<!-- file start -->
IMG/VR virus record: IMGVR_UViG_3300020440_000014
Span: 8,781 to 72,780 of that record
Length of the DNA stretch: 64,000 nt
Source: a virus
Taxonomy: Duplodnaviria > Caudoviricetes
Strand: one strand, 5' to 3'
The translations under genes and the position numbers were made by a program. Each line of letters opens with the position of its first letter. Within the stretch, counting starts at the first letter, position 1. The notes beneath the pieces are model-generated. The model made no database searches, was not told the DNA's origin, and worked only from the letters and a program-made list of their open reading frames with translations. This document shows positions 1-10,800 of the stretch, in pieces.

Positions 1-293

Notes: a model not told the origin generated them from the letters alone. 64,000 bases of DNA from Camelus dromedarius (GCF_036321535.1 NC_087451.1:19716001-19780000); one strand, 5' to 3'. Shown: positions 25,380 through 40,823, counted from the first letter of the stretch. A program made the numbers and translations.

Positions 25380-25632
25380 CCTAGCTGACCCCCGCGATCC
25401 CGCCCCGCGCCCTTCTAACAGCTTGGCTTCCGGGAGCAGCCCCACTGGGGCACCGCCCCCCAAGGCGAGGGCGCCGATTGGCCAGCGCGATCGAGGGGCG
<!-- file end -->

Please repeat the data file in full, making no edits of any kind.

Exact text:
IMG/VR virus record: IMGVR_UViG_3300020440_000014
Span: 8,781 to 72,780 of that record
Length of the DNA stretch: 64,000 nt
Source: a virus
Taxonomy: Duplodnaviria > Caudoviricetes
Strand: one strand, 5' to 3'
The translations under genes and the position numbers were made by a program. Each line of letters opens with the position of its first letter. Within the stretch, counting starts at the first letter, position 1. The notes beneath the pieces are model-generated. The model made no database searches, was not told the DNA's origin, and worked only from the letters and a program-made list of their open reading frames with translations. This document shows positions 1-10,800 of the stretch, in pieces.

Positions 1-293

Notes: a model not told the origin generated them from the letters alone. 64,000 bases of DNA from Camelus dromedarius (GCF_036321535.1 NC_087451.1:19716001-19780000); one strand, 5' to 3'. Shown: positions 25,380 through 40,823, counted from the first letter of the stretch. A program made the numbers and translations.

Positions 25380-25632
25380 CCTAGCTGACCCCCGCGATCC
25401 CGCCCCGCGCCCTTCTAACAGCTTGGCTTCCGGGAGCAGCCCCACTGGGGCACCGCCCCCCAAGGCGAGGGCGCCGATTGGCCAGCGCGATCGAGGGGCG